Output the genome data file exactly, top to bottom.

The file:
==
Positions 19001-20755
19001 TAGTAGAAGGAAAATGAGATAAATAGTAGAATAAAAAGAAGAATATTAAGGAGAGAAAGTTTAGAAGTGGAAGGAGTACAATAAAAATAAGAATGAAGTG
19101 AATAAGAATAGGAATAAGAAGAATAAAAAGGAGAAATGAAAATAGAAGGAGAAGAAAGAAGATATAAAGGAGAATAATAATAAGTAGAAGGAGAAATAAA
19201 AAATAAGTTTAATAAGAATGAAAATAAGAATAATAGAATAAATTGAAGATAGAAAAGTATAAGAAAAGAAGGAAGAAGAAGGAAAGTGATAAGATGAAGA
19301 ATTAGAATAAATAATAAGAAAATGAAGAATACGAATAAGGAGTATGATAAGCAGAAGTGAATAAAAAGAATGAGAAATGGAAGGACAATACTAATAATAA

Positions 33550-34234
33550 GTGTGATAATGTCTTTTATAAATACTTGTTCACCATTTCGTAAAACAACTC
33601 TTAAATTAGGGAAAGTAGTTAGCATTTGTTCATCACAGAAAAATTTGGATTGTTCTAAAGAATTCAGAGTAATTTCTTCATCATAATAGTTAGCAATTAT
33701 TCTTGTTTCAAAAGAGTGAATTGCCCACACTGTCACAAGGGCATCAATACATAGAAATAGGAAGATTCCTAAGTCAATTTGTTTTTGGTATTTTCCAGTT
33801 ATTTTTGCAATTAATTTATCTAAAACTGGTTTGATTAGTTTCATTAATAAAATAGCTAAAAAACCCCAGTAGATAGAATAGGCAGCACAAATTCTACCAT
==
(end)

Positions 19001-20755
19001 TAGTAGAAGGAAAATGAGATAAATAGTAGAATAAAAAGAAGAATATTAAGGAGAGAAAGTTTAGAAGTGGAAGGAGTACAATAAAAATAAGAATGAAGTG
19101 AATAAGAATAGGAATAAGAAGAATAAAAAGGAGAAATGAAAATAGAAGGAGAAGAAAGAAGATATAAAGGAGAATAATAATAAGTAGAAGGAGAAATAAA
19201 AAATAAGTTTAATAAGAATGAAAATAAGAATAATAGAATAAATTGAAGATAGAAAAGTATAAGAAAAGAAGGAAGAAGAAGGAAAGTGATAAGATGAAGA
19301 ATTAGAATAAATAATAAGAAAATGAAGAATACGAATAAGGAGTATGATAAGCAGAAGTGAATAAAAAGAATGAGAAATGGAAGGACAATACTAATAATAA

Positions 33550-34234
33550 GTGTGATAATGTCTTTTATAAATACTTGTTCACCATTTCGTAAAACAACTC
33601 TTAAATTAGGGAAAGTAGTTAGCATTTGTTCATCACAGAAAAATTTGGATTGTTCTAAAGAATTCAGAGTAATTTCTTCATCATAATAGTTAGCAATTAT
33701 TCTTGTTTCAAAAGAGTGAATTGCCCACACTGTCACAAGGGCATCAATACATAGAAATAGGAAGATTCCTAAGTCAATTTGTTTTTGGTATTTTCCAGTT
33801 ATTTTTGCAATTAATTTATCTAAAACTGGTTTGATTAGTTTCATTAATAAAATAGCTAAAAAACCCCAGTAGATAGAATAGGCAGCACAAATTCTACCAT